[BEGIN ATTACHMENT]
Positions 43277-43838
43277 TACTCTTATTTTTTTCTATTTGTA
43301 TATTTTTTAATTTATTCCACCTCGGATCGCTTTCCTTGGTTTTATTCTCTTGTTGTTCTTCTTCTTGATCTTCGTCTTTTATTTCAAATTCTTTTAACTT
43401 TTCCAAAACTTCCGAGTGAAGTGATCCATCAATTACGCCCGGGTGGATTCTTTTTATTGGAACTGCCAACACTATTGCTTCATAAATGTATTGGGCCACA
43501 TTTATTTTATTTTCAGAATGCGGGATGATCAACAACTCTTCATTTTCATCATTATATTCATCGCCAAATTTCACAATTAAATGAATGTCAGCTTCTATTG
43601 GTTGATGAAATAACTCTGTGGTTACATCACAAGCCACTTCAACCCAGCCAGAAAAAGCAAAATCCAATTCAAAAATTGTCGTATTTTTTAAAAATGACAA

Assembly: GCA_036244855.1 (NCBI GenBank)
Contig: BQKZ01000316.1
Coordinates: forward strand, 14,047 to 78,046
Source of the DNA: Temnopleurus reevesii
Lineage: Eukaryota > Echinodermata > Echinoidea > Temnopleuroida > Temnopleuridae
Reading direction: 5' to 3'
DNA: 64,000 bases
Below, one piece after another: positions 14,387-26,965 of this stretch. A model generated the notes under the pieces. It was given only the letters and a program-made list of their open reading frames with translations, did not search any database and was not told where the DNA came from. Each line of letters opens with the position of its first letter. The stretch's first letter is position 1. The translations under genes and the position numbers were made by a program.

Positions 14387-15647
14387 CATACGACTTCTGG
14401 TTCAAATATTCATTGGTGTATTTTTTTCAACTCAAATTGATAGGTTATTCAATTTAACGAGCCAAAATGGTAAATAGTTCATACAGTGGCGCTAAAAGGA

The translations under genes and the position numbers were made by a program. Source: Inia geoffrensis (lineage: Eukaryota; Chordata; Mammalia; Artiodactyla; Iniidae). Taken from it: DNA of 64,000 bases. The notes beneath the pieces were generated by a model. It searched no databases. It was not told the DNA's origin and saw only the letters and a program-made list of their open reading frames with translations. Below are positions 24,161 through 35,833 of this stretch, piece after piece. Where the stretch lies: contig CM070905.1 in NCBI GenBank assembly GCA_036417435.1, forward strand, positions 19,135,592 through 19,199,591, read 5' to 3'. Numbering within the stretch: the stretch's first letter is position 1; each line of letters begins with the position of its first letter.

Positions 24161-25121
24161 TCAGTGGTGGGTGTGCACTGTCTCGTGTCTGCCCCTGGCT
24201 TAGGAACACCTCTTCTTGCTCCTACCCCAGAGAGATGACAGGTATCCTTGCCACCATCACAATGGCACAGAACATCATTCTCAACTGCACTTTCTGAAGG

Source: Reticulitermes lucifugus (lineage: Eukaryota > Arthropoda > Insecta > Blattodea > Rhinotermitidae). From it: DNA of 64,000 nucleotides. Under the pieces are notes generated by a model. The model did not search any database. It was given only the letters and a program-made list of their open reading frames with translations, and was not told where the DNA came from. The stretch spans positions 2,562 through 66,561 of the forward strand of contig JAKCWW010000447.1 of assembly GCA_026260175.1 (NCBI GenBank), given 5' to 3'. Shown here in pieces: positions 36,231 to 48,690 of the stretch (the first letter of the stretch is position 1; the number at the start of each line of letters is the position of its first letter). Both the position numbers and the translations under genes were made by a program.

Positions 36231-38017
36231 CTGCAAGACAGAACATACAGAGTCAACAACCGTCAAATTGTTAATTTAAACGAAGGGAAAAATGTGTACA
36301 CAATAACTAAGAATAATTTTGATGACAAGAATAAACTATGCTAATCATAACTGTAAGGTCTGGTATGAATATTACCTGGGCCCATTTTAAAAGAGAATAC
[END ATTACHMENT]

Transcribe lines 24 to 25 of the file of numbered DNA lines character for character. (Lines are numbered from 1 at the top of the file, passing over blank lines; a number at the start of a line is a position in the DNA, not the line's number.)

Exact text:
36231 CTGCAAGACAGAACATACAGAGTCAACAACCGTCAAATTGTTAATTTAAACGAAGGGAAAAATGTGTACA
36301 CAATAACTAAGAATAATTTTGATGACAAGAATAAACTATGCTAATCATAACTGTAAGGTCTGGTATGAATATTACCTGGGCCCATTTTAAAAGAGAATAC